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Tech Memories

Last year my friends and I lived in Junkyard, and we were a very close hall. At the beginning of the year, we somehow got the idea of building cardboard armor. We all went down to the basement of DHH and spent hours putting our armor together . . . Read More

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5 hours ago - The complex will permit teams of researchers and students from any Michigan Tech department or center to work together in flexible lab spaces with shared equipment. Potential areas of focus include therapeutic devices, sensors, instruments, preventive strategies and developing a health technologies-related workforce.
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12 hours ago - Meet your Homecoming Royalty - Congratulations @maganndykema and @skiwithalex (Alex Bergquist)! #mtuhomecoming #michigantech #homecomingtraditions 👑⭐️👑👏🏻@mtu_alphagam
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13 hours ago - RT @cdi_MichTech: Your future STEM PhD huskies right here. #gemgradlab #ispycdi #michigantech https://t.co/LW96kCojFb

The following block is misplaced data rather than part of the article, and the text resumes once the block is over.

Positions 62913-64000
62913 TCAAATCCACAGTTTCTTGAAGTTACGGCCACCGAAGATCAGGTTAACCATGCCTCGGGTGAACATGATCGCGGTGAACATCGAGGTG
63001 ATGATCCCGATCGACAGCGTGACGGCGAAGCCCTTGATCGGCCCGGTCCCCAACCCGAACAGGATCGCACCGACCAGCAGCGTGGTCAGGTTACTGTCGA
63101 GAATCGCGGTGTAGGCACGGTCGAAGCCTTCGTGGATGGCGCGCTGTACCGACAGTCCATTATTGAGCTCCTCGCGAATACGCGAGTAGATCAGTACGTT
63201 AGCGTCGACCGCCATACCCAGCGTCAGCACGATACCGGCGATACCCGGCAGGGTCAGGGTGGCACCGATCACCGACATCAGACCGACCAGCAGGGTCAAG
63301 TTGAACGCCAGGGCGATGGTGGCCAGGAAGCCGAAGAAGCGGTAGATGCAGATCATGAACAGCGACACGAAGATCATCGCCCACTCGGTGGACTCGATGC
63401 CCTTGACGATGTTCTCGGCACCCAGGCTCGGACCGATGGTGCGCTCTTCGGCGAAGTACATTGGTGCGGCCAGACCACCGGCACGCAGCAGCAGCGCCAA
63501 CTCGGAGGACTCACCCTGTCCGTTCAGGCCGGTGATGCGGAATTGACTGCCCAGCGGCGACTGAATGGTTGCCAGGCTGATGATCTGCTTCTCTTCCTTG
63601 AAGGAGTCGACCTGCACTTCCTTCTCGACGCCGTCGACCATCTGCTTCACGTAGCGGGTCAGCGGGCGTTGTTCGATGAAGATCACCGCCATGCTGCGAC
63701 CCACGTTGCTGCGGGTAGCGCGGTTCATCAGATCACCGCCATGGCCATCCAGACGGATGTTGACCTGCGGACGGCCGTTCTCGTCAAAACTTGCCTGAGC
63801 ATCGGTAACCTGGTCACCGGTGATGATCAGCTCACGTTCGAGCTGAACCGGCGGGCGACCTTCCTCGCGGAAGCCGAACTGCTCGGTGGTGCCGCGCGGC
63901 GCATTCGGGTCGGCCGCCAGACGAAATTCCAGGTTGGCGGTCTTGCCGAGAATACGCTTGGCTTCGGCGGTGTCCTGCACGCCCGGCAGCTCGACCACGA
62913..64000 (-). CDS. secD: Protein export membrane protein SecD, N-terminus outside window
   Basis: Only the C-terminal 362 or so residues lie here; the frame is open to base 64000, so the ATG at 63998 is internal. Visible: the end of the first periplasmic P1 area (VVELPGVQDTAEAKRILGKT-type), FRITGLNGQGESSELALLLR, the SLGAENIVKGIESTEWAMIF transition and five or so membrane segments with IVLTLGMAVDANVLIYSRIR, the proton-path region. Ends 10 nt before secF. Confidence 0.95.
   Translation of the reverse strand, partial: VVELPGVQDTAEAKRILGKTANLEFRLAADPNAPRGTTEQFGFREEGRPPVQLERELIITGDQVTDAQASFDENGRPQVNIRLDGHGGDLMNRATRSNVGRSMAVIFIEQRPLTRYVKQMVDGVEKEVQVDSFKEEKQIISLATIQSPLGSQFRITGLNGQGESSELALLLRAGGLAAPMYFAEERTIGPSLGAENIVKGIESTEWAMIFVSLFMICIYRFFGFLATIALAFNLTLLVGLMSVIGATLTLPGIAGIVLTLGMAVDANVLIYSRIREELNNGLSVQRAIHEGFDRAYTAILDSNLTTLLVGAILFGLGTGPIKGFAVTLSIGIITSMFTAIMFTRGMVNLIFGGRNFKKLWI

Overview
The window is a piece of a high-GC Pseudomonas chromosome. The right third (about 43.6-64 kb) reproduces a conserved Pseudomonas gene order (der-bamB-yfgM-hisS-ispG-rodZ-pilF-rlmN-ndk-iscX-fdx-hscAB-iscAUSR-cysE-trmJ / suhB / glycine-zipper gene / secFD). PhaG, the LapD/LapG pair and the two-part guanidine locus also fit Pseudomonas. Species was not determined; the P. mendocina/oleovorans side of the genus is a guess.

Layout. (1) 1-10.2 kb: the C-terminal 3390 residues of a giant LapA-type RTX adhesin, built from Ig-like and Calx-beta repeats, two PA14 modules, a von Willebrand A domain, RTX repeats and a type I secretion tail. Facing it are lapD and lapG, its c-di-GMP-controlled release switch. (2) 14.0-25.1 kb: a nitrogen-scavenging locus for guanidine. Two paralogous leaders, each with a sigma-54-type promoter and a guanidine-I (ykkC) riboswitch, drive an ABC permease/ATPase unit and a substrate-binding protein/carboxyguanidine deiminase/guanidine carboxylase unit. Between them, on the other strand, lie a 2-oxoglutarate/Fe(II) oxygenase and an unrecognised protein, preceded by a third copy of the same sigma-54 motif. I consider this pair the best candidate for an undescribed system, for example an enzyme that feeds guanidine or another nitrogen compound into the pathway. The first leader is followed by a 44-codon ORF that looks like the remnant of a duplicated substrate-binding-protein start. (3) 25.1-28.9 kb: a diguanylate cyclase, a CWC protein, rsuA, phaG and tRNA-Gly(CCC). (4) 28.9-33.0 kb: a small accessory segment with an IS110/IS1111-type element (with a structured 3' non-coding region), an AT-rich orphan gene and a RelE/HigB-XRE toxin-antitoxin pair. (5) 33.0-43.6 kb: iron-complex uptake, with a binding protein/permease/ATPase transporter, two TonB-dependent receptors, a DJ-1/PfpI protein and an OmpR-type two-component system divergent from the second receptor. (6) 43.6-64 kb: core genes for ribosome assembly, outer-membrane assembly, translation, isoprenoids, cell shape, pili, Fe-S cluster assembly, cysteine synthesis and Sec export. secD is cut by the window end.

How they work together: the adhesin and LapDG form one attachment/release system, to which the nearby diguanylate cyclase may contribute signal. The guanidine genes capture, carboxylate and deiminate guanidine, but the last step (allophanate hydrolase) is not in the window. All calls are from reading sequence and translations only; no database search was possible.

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Yesterday - In 2011, I took a bus trip to Michigan Tech with my high school. I fell in love with the area and campus right away. I got my undergrad in biological sciences from Tech in 2016. Now I’m working on my master’s degree in the same major. After I finish, I’ll work toward a PhD in integrative physiology. Will I officially be a Yooper after nine years in the UP? My dad is an alumnus, too. Transitioning from undergraduate to grad school was difficult at first. A lot of things demanded my time. Classes. Labs I teach. Studies for my thesis. Ever heard the phrase, "Sitting is the new smoking"? My thesis is on the standing desk study. We’re looking to see if there's a cardiovascular effect of standing versus sitting at a desk during the workday. Researchers all over the world are discovering that a sedentary lifestyle alters your body physiologically. Doing nothing is hurting you. Healthy people have elastic arteries, expanding and recoiling with changes in blood pressure, when your heart is beating and relaxing. Our arteries become stiffer with age—sometimes leading to hypertension and other cardiovascular diseases. Your arteries can stay more elastic by doing aerobic exercise like walking and running—so your artery health isn't doomed. We classify participants into four groups: high-fit standing, low-fit standing, low-fit seated, and high-fit seated. We use pulse-wave velocity, the gold standard of arterial health assessment. When your pulse-wave velocity is lower, your arteries are more elastic and considered healthier. We also screen blood pressure, like in the doctor's office, and aerobic fitness level by walking on a treadmill as fast as possible for a mile. We started in February and recently achieved our target sample of 48 people. I’ll defend my thesis using the final results this spring. I plan to pursue a postdoctoral research position and eventually a faculty position at a university. My girlfriend and I really like the West, especially Montana. So maybe we will end up there. #mtuhumans